Lights, Camera.. Borscht?

I had no soup plans for the week.  Our store has been closed for over a week and it’s taking so much energy to get back into things.  But when I got to work on Tuesday there was a  message on the machine from a local food magazine.  They want me to come in tomorrow for a photo-shoot! Their February issue is focusing on soup – I wrote a soup cookbook – there you go.

All I need to do is get to their offices in the morning, ready for pictures, with some soup already prepared. Easy enough.  They requested borscht – so I made a batch from the recipe in my cookbook.

Borscht can be made in so many different ways.  When I make it at work, I usually go for more of a sweet and sour tone.  This version is very subtle in it’s sweet and sour flavour.  You could always add some sugar or lemon juice to kick that up.  Feel free to add some cabbage – and garnishing with sour cream is encouraged.

Beet Borscht
10-12 small beets (2 lbs. | 1 kg) peeled and cut into ½” cubes
1 small carrot, peeled and thinly sliced
1 small yellow onion, peeled and coarsely chopped
3 stalks celery, chopped and ½” cubes
1 can (28 oz. | 796 ml) crushed tomatoes
8 cups | 2 L cold water
1 Tbsp. | 15 mL salt
1/4 tsp. | 1 mL black pepper
1 Tbsp. | 15 mL granulated sugar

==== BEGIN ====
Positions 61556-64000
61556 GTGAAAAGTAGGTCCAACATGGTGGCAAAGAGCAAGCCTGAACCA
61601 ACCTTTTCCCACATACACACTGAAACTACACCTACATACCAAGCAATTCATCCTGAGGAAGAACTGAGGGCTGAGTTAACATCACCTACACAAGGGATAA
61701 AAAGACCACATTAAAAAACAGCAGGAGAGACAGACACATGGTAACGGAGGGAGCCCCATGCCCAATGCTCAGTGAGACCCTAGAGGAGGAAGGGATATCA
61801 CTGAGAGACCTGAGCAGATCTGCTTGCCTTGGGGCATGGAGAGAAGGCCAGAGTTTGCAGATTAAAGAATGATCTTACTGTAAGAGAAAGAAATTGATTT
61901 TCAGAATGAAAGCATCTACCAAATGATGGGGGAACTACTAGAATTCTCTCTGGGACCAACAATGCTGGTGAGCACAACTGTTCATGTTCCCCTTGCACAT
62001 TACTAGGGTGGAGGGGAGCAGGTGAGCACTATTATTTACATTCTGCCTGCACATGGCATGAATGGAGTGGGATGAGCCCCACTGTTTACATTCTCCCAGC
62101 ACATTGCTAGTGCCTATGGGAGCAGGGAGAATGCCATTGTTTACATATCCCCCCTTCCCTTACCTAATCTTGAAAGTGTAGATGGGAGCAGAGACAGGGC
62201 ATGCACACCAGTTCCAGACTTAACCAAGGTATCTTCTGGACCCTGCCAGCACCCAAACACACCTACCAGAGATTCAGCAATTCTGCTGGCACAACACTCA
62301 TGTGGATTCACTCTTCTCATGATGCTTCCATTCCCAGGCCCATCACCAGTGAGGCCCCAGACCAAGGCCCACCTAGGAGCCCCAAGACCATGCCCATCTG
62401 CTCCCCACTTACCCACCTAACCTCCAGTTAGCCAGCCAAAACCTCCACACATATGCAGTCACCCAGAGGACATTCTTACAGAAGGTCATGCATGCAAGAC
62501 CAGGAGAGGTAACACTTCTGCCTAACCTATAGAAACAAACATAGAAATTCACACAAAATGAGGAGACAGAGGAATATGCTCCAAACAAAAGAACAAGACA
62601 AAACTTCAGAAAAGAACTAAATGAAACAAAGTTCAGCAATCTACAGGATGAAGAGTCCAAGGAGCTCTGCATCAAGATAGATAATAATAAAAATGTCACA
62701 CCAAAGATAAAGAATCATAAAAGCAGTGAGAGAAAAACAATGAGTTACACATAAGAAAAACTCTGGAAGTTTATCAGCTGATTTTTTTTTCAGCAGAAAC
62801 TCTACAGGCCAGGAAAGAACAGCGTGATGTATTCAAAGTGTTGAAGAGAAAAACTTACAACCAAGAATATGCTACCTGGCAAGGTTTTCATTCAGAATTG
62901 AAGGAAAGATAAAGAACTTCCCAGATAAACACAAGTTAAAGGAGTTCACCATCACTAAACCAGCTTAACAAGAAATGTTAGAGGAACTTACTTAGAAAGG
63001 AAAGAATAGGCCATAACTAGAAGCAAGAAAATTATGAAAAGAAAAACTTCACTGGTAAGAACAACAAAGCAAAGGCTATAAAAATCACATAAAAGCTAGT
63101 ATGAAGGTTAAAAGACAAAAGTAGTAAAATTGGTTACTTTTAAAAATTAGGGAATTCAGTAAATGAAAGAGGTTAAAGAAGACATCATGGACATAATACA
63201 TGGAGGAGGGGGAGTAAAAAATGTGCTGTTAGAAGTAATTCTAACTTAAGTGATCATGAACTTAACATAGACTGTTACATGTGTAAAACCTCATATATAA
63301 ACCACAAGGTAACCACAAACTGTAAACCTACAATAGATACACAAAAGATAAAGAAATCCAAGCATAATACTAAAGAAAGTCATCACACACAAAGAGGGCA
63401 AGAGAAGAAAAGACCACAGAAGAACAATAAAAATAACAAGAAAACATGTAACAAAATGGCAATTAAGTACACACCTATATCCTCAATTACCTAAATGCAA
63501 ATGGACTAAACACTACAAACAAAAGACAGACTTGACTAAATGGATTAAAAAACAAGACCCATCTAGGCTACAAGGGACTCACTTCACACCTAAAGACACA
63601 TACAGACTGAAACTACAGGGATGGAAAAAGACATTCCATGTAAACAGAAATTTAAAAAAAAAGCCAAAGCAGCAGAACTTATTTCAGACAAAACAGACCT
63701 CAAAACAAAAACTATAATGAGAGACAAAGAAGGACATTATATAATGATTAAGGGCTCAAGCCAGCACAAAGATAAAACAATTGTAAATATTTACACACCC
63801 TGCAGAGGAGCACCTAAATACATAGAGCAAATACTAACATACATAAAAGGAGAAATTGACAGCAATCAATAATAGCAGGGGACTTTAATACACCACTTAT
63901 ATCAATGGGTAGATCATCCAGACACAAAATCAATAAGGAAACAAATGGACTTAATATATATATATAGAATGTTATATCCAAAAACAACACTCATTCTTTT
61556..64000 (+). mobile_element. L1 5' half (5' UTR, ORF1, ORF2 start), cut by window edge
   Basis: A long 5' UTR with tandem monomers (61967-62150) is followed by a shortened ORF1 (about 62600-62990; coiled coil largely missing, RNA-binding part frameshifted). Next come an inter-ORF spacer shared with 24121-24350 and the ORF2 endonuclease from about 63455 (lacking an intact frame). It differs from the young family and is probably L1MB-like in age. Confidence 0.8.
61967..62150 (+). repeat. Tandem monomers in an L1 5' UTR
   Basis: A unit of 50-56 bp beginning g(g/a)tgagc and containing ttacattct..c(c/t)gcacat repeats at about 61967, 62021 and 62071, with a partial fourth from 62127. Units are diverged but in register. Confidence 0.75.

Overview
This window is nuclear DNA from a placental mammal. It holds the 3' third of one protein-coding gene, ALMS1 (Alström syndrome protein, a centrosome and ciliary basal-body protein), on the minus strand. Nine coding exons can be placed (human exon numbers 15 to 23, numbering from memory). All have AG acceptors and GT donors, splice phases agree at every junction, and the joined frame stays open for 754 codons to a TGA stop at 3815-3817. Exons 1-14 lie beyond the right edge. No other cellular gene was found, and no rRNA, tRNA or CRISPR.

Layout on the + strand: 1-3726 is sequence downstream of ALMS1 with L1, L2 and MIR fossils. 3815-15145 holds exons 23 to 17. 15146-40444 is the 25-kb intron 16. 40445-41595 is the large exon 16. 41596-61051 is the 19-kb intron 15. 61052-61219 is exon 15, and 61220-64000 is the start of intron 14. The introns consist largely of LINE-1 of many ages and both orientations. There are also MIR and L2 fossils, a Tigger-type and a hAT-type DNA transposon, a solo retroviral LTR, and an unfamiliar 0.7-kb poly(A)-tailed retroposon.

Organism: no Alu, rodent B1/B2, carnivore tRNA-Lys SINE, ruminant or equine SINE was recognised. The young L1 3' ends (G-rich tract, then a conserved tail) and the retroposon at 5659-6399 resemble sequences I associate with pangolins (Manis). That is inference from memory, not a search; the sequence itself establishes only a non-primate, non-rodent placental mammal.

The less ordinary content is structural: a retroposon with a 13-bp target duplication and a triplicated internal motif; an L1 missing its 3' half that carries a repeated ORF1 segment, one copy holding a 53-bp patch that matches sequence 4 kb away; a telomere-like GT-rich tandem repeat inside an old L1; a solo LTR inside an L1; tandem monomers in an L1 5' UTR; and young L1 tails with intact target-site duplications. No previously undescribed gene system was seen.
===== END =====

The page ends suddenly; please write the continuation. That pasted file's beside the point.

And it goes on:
1 ½ Tbsp. | 20 mL lemon juice

Another version, which I love, is meat borscht. Start by bringing some stewing beef up to a low boil in the 8 cups (2 L) of water, skimming off any residue and simmering approximately half an hour – until the meat is cooked and tender. Then add the vegetables and follow the recipe. The meat will be sweet and tender.

Place the beets, carrot, onion, celery, tomatoes and water in a soup pot. Cover and bring to a boil over high heat. Reduce the heat to medium, and simmer for 45 minutes, or until the beets are fork-tender.

Add the salt, pepper, granulated sugar and lemon juice. The seasoning may need adjusting, but it should have a subtle sweet-and-sour flavour.



  1. I like vegetarian, but I do think ones with meat are my favorite (what ISN’T good with some flanken added?). I usually add some cabbage too – and some sour salt… but it’s all good.

    I think the photos they took this morning are going to be better than mine! 😉

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